15 Steps to Get Rejected on Shark Tank & Earn “And For Those Reasons, I’m Out”

Have you ever dreamed of walking away from life-changing money with a smirk on your face? Then this guide is definitely for you. Welcome to “The Ultimate Guide to Failing on Shark Tank.” It’s designed for entrepreneurs who want to leave the Sharks stunned by their genius choices (not really).

We’ll show you how to create such a confusing and impractical business plan that even the most experienced Shark would back out saying, “And for those reasons, I’m out.” Get ready to learn the art of failing and turning potential deals into memorable flops. Dive in and discover how to miss out on getting rich!

15 Steps to Fail on Shark Tank

1. How to Dream Big: Overestimate Your Company’s Worth

The entrepreneur prepares for an amazing pitch but sometimes fails at Q&A sessions. Sharks inquired about the business in depth, mostly in technical terms. Many business owners fail by overvaluing their business. This leads to false data and low confidence in the business as an investor. This mostly happens when business owners do not know the core idea very well or have a hierarchy model.

For example, InvisiPlug from S5E14 overvalued their company. They valued their company at $1.25 million, which is unrealistic. Kevin said that their valuation of the company was beyond insane. Kevin and Barbara stepped out due to the overvaluation and unrealistic numbers. Potential investors like these will surely step out if they feel there is no true data.

2. The Art of Vagueness: Operating Without a Clear Business Model

Many entrepreneurs lack knowledge about the business. They begin the idea as a business without proper research regarding its success which eventually leads to bankruptcy. There are many entrepreneurs with such failures. Despite having great products, the business is about to lose its debts.

This is a big red flag that the Sharks can’t ignore because they knew that their investment would be spent in debt rather than for business. This is how companies end up with an investment spent on bad debt. For example, Rule Breaker from S12, E12 was rejected due to its bad debt. The company had over $2 million in debt; therefore, no Sharks was interested in investing in such a company.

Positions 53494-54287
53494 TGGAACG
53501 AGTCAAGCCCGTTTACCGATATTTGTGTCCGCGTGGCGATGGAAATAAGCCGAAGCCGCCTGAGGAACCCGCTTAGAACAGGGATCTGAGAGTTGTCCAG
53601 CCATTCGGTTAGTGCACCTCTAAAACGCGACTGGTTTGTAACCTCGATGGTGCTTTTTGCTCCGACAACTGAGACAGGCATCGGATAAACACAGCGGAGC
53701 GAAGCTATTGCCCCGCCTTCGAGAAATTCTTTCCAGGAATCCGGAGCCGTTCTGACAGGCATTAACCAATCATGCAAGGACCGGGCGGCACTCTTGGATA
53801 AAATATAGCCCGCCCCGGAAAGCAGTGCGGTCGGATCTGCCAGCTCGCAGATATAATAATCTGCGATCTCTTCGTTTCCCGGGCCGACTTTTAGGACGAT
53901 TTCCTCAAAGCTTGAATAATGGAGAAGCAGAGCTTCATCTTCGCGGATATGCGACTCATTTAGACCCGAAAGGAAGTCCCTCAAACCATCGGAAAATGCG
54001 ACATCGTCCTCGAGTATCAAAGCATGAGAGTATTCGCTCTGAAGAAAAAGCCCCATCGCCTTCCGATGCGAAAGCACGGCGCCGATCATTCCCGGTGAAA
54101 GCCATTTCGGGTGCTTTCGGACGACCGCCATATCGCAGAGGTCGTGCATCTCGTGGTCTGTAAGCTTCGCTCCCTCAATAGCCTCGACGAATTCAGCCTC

3. Mastering the Mumble: Essential Weak Presentation Skills

Presentation or Pitch is where the entrepreneurs are in full command. It must be adequate according to the ideas and Sharks’ preferences. With a good presentation that glues the Sharks’ attention, they will proceed to the next level. Without it, neither the Sharks nor the audience would be interested in the pitch. This makes the idea uninteresting. For example, Allison DeVane from Teaspressa (S7, E20) was not clear in her presentation. She introduced multiple products that confused Sharks, and unfortunately, all Sharks were out due to this.

4. Playing Dumb: Pretending Not to Know Your Own Numbers

A business owner should know their sales figures and data. Some entrepreneurs come to pitch without proper facts. This led to mistrust in the Sharks. Without proper data and sales figures, Sharks are unable to project the growth of the business. Eventually, this led them to drop out of the deal.

No wonder how well Blinger works. It has great business growth and a good number of sales. But the CEO Angie lacks the proper valuation of her business. Mark stepped out because he thought that she did not know the proper value of her product. Potential investors like Mark will surely step out if they feel any lack of true data there.

5. How to Stubbornly Ignore Useful Feedback

After the pitch, Sharks are all set with their queries and feedback. There have been entrepreneurs who have shown resistance toward feedback, such as declining the remarks, sarcastic comebacks, etc. This shows the unprofessional behavior of the entrepreneurs, which is unacceptable to any investor. Kudo Banz from Season 10 Episode 6, the children of the entrepreneurs were at the brink of a debate with Kevin to defend their product.

6. Imaginary Success: Pitching Without Any Evidence of Concept

Some business ideas are worth the investment. However, without proper research, it is nearly impossible to project or estimate its success. A few founders of the companies came up to Shark Tank for investment without understanding the success ratio, target audience, demand number, sales figures, etc. This frustrates the Sharks for wasting a potential slot. From Season 6 Episode 7, Titin was a disaster at the concept of their business idea. 

7. How to Plan for Unbelievable, Fantastical Growth Rates

Dream big! This quote comes true when you work to make it real. Living in a dreamland of success by just visualizing isn’t going to bring any good. Many entrepreneurs are so optimistic about their business ideas that they over-evaluate their sales figures. Being unrealistic with sales numbers is just fooling oneself and Sharks.